Part 2: Providing a coherent account of performance

Effective performance reporting should fairly present the performance of a public organisation. It should describe why the public organisation exists, what it intends to achieve (i.e. its outcomes and impacts), and how it is achieving this through its services (i.e. its outputs and how it operates).

A clear performance reporting framework and intervention logic should reflect a public organisation’s business model. It should show how the public organisation intends to achieve, or make progress towards, its strategic intentions (such as outcomes and impacts) through its services.

As recognised by PBE FRS 48, when public organisations are deciding what to report, they should consider what they are responsible for. For some public organisations, reporting on their service delivery will rightly be the main focus of their performance reporting. For others, the impacts and the outcomes they are seeking, such as improvements in the health, education, welfare, and/or social or economic well-being of the public or a segment of society, will also be important, given the nature of their role.

When the links between a public organisation’s services and its broader intended achievements are well set out, this should enable a well-connected and coherent account that gives a sense of whether the public organisation is on track with its service delivery and making the difference it wants.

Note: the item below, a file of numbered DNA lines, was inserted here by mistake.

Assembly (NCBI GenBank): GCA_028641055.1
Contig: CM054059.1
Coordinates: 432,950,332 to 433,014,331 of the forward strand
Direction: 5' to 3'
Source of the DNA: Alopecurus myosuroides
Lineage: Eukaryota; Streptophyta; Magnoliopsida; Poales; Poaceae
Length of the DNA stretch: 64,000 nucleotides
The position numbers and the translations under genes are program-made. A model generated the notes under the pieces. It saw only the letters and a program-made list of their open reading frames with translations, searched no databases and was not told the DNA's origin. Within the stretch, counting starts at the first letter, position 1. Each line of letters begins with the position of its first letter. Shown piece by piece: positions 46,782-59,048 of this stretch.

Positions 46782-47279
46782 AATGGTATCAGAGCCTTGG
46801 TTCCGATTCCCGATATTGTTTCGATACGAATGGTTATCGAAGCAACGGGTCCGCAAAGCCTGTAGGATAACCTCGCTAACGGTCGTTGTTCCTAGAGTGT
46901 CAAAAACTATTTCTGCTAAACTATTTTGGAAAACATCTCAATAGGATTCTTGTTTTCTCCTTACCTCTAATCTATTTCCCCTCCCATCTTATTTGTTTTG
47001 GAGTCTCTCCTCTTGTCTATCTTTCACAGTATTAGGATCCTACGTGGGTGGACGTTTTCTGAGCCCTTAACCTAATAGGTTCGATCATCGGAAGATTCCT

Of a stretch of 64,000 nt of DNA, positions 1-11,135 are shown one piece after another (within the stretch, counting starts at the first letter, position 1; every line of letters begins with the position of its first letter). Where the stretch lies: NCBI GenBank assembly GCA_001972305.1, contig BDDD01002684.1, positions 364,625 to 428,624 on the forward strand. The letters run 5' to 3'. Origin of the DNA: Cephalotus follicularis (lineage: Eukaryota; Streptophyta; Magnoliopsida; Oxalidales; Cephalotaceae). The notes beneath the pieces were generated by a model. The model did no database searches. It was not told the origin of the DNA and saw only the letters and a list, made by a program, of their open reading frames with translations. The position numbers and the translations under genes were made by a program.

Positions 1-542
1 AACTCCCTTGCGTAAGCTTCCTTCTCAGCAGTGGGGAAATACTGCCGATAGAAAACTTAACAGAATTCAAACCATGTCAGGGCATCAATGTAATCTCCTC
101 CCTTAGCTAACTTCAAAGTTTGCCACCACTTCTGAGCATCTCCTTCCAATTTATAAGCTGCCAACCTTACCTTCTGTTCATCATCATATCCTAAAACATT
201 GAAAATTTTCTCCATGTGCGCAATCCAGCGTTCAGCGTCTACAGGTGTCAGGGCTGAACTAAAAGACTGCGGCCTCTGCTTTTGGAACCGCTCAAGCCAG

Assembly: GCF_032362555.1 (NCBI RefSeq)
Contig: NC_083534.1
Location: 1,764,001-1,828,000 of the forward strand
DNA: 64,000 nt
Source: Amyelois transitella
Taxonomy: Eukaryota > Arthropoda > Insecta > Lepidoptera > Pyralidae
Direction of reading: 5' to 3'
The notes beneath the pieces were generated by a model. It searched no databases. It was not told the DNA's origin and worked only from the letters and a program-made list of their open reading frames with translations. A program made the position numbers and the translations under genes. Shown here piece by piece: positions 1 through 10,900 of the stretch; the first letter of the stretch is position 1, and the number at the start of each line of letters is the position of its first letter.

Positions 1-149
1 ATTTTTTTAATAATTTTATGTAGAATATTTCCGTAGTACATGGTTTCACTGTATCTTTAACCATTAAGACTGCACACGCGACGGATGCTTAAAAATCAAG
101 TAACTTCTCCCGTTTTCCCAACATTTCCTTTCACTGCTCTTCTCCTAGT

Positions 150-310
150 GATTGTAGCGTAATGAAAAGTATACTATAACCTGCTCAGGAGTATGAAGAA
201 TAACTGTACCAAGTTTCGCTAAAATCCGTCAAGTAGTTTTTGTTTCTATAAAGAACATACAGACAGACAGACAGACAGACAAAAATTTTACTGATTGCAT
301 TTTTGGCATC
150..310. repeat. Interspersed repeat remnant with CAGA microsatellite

Many larger public organisations have multiple strategic accountability frameworks that overlap as part of their operating environment. For some public organisations, there can also be complex, one-to-many relationships between their appropriated spending, services, and outcomes.

Examples of good practice

Our good practice examples are categorised under two themes:

What to avoid and what to aim for

What to avoid What to aim for

Having multiple strategic/outcome/performance frameworks without integrating them.

Approaches and tools for structuring performance information and making performance achievements understandable (e.g. one-page visual performance reporting frameworks, matrices that connect spending, and services/outcomes).

Not reporting against all performance elements in the performance framework (such as strategic intentions, outcomes, impacts, and services).

Meaningful analysis and commentary on the reported results for the performance measures at each level of the performance framework and rich explanations and/or examples of the connections between the services and impacts/outcomes.

Being unclear about how the elements in the performance framework are connected, including between:

  • the financial and non-financial performance information; and/or
  • the reporting on services and the reporting against strategic intentions and on its impacts and outcomes.

Clear and logical connections between the different elements in the performance framework that is also reflected in the performance information.

Financial and non-financial information that shows whether significant shifts in resources have achieved planned changes to performance.